Work and income will not need to “pivot around saving for future health and long-term care costs” as the healthcare system is able to focus more on preventing disease and treating people holistically in the coming years, according to a new report on the future of aging in the United States.
“Moreover, fewer people of all ages would need to leave the workforce or pay others to care for loved ones with failing health,” wrote the authors of “The future of aging: What impact might the expansion of health span have on society?” by the Deloitte Center for Health Solutions. “This could lead to a more flexible, open mindset around what ‘work’ and ‘retirement’ mean.”
Thirty individuals in aging services, policy, innovation and technology spoke with members of the center, who also conducted research to write the report.
For employers, having employees remain in the workforce longer may necessitate training or retraining so they are able to manage the changing demands of the workforce, the authors said.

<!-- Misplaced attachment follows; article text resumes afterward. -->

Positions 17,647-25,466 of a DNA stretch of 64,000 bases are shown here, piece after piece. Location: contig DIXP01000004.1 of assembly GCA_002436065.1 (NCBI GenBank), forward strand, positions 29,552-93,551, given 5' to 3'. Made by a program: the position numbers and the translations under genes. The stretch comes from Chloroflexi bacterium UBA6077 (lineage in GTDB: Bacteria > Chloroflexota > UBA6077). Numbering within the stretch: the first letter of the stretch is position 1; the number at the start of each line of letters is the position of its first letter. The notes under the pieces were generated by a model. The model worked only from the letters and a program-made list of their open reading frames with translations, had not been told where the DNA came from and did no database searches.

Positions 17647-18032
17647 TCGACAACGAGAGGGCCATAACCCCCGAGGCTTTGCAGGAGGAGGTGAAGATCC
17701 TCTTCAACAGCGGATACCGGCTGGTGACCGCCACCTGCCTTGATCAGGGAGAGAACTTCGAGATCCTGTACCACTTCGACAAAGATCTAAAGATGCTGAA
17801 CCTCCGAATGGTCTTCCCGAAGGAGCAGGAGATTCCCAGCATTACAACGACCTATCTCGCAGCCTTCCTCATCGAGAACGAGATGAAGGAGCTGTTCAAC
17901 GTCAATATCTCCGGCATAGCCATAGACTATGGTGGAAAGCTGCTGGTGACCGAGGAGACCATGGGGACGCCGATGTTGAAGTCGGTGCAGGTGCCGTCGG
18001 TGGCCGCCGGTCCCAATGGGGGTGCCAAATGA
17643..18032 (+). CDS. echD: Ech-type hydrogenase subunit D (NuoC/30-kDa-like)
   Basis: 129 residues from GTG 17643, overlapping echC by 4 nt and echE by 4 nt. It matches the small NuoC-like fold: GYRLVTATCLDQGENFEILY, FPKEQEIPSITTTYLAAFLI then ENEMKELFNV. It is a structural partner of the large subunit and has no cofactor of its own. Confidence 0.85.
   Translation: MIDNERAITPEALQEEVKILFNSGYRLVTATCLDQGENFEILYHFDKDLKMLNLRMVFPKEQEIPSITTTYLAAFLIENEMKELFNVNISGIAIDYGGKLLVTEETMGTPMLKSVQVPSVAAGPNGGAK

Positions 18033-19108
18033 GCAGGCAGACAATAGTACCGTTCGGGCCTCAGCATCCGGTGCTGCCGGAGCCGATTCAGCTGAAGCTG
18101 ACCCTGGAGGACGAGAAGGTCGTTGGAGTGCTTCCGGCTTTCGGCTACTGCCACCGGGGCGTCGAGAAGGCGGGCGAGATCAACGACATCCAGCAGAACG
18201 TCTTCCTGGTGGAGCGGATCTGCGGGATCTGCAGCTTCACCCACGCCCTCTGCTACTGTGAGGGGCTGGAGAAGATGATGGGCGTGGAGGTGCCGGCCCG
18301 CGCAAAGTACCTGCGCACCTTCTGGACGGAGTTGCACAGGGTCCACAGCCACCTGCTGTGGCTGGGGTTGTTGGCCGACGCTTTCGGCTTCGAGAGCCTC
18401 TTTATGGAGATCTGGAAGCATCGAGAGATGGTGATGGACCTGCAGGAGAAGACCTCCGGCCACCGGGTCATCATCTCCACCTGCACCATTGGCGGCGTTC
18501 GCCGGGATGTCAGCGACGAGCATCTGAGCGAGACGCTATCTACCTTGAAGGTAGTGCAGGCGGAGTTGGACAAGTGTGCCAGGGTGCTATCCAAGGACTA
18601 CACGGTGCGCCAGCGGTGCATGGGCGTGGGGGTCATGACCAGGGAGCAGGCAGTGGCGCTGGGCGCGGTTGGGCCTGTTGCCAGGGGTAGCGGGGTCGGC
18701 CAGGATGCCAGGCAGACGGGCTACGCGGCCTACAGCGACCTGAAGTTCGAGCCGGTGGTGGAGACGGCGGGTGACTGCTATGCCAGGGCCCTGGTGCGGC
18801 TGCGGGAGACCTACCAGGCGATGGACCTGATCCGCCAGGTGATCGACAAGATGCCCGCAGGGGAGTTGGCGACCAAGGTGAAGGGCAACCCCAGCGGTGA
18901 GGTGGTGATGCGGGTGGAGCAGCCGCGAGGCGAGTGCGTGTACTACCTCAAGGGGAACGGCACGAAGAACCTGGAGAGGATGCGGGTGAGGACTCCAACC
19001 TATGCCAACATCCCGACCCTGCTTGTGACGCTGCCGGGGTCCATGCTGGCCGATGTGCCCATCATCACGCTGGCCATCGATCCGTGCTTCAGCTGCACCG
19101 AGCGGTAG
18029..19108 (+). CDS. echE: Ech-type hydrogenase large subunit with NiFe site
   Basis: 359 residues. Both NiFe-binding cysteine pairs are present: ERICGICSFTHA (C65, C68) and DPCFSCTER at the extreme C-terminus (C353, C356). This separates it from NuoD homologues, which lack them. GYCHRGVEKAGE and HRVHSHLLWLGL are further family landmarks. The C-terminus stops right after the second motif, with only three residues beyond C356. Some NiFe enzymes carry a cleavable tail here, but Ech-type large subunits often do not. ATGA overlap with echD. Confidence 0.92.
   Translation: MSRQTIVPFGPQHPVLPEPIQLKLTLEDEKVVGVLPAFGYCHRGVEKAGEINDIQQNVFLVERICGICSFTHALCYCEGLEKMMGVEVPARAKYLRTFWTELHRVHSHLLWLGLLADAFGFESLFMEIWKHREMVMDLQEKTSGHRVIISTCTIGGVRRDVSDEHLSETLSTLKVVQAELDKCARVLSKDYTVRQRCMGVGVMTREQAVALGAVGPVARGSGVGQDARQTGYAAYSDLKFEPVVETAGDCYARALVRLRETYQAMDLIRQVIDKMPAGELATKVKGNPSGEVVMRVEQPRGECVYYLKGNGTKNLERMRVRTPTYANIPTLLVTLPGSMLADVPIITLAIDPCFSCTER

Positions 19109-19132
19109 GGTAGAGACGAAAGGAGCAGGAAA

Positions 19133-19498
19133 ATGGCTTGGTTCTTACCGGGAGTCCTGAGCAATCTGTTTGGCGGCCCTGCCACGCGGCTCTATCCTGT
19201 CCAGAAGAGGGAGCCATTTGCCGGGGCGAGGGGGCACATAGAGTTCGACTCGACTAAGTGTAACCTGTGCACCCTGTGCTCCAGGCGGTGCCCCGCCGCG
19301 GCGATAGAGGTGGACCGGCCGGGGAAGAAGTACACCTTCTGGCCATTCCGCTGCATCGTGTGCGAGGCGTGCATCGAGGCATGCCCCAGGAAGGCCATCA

Other predictions in the report:
- Caregivers may play new roles, fulfilling emotional, companionship and community needs. Or the need for unpaid caregivers may diminish as preventive health efforts and older adults’ abilities to perform activities of daily living improve. Regardless, technology can help address burnout and perform repetitive tasks and other functions.
- In the future, there will be no “senior-focused” products. Solutions that work for younger adults also should work for older adults.
- Depression, loneliness, mental health and behavioral health conditions caused by social determinants will be the “epidemics” of the 2020s and 2030s. “This trend speaks to the larger need to treat the holistic person beyond their physiological needs,” the authors wrote.
The document is available for download here.